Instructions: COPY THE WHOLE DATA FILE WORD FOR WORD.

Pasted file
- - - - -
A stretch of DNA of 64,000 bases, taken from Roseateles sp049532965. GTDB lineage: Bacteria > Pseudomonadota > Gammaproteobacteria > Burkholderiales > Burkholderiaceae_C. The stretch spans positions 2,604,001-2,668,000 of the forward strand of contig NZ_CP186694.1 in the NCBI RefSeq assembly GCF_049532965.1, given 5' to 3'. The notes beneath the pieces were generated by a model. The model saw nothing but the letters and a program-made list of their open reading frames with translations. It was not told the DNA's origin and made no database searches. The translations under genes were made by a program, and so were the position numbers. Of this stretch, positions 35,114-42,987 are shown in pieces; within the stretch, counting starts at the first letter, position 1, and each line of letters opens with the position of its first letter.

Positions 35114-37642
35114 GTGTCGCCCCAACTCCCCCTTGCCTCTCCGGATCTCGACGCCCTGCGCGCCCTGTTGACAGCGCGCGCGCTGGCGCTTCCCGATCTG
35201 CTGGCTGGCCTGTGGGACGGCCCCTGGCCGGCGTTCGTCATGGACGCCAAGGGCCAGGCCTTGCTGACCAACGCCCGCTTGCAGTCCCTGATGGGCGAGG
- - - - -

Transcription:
A stretch of DNA of 64,000 bases, taken from Roseateles sp049532965. GTDB lineage: Bacteria > Pseudomonadota > Gammaproteobacteria > Burkholderiales > Burkholderiaceae_C. The stretch spans positions 2,604,001-2,668,000 of the forward strand of contig NZ_CP186694.1 in the NCBI RefSeq assembly GCF_049532965.1, given 5' to 3'. The notes beneath the pieces were generated by a model. The model saw nothing but the letters and a program-made list of their open reading frames with translations. It was not told the DNA's origin and made no database searches. The translations under genes were made by a program, and so were the position numbers. Of this stretch, positions 35,114-42,987 are shown in pieces; within the stretch, counting starts at the first letter, position 1, and each line of letters opens with the position of its first letter.

Positions 35114-37642
35114 GTGTCGCCCCAACTCCCCCTTGCCTCTCCGGATCTCGACGCCCTGCGCGCCCTGTTGACAGCGCGCGCGCTGGCGCTTCCCGATCTG
35201 CTGGCTGGCCTGTGGGACGGCCCCTGGCCGGCGTTCGTCATGGACGCCAAGGGCCAGGCCTTGCTGACCAACGCCCGCTTGCAGTCCCTGATGGGCGAGG